Saturday, 13 June 2015

Conversion by Katherine Howe (Young Adult, 10E/10E, short 'n' sweet review)

  4th June, Oneworld Publications, 432 pages, Paperback, Review copy 

Content: supernatural, school life, humour, tense moments, tissues needed 

Summary from Katherine's website
It’s senior year at St. Joan’s Academy, and school is a pressure cooker. College applications, the battle for valedictorian, deciphering boys’ texts: Through it all, Colleen Rowley and her friends are expected to keep it together.

Until they can’t.

First it’s the school’s queen bee, Clara Rutherford, who suddenly falls into uncontrollable tics in the middle of class. Her mystery illness quickly spreads to her closest clique of friends, then more students and symptoms follow: seizures, hair loss, violent coughing fits. St. Joan’s buzzes with rumor; rumor blossoms into full-blown panic.

Soon the media descends on Danvers, Massachusetts, as everyone scrambles to find something, or someone, to blame. Pollution? Stress? Or are the girls faking? Only Colleen—who’s been reading The Crucible for extra credit—comes to realize what nobody else has: Danvers was once Salem Village, where another group of girls suffered from a similarly bizarre epidemic three centuries ago . . .
Inspired by true events—from seventeenth-century colonial life to the halls of a modern-day high school—Conversion casts a spell. With her signature wit and passion, New York Times bestselling author Katherine Howe delivers an exciting and suspenseful novel, a chilling mystery that raises the question, what’s really happening to the girls at St. Joan’s?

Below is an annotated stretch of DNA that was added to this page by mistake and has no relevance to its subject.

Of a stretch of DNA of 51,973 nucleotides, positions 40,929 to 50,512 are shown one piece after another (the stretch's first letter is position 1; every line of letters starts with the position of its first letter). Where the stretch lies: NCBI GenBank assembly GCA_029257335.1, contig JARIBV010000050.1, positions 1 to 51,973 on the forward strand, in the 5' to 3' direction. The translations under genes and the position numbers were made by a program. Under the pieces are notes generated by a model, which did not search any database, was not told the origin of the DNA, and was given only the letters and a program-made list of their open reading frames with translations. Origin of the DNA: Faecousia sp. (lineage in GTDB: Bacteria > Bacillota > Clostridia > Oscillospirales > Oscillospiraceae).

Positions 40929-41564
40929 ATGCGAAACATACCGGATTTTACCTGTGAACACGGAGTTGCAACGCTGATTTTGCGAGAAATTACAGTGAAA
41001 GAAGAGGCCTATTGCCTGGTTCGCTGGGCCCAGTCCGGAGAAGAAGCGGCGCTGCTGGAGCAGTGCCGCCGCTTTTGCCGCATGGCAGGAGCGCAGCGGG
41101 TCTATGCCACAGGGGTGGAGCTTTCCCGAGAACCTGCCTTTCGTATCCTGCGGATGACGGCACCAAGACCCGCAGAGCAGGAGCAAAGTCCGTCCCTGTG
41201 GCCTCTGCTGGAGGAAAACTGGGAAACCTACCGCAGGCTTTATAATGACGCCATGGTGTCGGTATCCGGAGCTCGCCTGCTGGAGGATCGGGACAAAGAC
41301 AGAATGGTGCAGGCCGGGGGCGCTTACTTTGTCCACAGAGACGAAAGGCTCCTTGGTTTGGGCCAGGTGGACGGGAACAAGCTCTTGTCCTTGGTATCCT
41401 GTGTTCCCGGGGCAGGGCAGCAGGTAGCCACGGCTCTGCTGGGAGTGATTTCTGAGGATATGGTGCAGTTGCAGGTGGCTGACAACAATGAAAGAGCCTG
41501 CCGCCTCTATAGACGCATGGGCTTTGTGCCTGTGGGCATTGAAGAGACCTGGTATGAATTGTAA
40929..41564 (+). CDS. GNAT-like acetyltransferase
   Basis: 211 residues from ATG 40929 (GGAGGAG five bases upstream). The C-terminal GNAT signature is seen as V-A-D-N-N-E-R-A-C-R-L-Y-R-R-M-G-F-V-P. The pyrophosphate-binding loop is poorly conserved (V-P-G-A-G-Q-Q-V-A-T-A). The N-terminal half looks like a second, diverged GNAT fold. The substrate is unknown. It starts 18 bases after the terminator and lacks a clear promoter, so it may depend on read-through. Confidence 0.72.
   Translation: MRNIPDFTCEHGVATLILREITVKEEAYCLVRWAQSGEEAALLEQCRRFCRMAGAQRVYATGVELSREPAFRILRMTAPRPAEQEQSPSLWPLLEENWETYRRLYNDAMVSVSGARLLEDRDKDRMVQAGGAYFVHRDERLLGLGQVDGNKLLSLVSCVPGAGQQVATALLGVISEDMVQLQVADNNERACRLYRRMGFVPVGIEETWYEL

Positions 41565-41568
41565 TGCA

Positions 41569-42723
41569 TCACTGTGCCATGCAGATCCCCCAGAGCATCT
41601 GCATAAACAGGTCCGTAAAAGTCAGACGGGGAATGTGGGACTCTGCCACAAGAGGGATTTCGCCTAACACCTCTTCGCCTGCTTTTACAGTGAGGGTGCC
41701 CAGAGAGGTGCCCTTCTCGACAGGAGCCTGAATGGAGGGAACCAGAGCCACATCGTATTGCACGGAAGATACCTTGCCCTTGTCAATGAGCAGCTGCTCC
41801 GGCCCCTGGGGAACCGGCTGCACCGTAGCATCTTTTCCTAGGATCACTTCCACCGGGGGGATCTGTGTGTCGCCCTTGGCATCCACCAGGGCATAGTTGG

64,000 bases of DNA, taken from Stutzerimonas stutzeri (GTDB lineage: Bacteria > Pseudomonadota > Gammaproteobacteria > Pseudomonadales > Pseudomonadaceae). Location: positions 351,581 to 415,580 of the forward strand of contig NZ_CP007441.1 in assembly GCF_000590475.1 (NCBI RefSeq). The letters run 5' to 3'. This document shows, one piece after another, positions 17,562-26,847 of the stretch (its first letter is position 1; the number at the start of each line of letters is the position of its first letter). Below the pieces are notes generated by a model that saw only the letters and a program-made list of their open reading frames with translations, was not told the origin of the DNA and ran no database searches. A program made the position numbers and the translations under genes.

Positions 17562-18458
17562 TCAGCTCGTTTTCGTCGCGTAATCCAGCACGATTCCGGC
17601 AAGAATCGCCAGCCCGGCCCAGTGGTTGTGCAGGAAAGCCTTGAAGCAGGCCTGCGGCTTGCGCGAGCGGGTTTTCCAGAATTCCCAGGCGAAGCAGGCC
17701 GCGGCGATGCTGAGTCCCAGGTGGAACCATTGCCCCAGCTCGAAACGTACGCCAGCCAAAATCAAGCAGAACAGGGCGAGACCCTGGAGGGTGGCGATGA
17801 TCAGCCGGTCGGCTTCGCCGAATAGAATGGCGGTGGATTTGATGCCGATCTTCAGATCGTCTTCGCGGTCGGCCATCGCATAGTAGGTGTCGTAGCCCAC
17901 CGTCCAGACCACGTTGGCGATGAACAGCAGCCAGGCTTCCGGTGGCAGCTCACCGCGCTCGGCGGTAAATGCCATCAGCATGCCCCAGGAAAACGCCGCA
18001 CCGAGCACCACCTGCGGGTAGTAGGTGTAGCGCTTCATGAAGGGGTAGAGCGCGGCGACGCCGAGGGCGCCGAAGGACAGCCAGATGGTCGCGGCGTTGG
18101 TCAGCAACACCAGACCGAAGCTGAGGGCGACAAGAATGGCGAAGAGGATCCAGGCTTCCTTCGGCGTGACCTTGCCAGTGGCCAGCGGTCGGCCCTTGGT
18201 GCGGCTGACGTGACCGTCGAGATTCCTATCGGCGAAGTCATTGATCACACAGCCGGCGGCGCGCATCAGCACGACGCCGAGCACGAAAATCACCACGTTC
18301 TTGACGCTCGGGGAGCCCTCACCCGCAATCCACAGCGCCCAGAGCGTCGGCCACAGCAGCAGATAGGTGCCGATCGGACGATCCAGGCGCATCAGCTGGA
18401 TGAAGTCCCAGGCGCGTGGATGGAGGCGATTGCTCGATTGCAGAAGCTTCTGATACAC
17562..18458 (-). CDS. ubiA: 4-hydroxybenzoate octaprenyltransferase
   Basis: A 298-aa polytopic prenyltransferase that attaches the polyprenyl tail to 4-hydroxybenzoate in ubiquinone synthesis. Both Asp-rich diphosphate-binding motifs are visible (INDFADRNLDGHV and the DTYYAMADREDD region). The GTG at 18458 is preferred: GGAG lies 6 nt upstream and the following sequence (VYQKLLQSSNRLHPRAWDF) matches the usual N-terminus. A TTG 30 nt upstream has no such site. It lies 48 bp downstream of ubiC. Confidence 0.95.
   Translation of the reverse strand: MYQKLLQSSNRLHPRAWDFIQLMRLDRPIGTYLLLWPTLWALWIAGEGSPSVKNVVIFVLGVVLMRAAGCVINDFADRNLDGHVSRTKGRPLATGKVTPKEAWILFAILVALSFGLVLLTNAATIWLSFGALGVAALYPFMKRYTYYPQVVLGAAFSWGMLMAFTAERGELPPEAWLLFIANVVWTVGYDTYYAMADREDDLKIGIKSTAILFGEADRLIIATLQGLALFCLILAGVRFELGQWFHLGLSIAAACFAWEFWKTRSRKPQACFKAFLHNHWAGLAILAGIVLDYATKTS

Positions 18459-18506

Nayu's thoughts
I was a bit worried when I started reading this book, thinking it might be too creepy and I'd have to put it down and not pick it up again, so I'm glad that didn't happen. It held all elements which I enjoy – a rich school life with strange goings on and memorable characters. The way that the story in the past had it's own chapters while the present scenario occurred kept me gripped all through the book. The truth of the matter was a bit surprising, as it wasn't entirely what I'd expected, but it was really good. 

It's a fairly thick tome but I didn't notice time passing while I read it, so engrossed was I by the teen drama (some easy to relate to, others not so much). There's a great deal of mystery and fear of what happens next, but somehow Colleen's voice is fun to read and I was rooting for her to be ok through the unfolding drama. 

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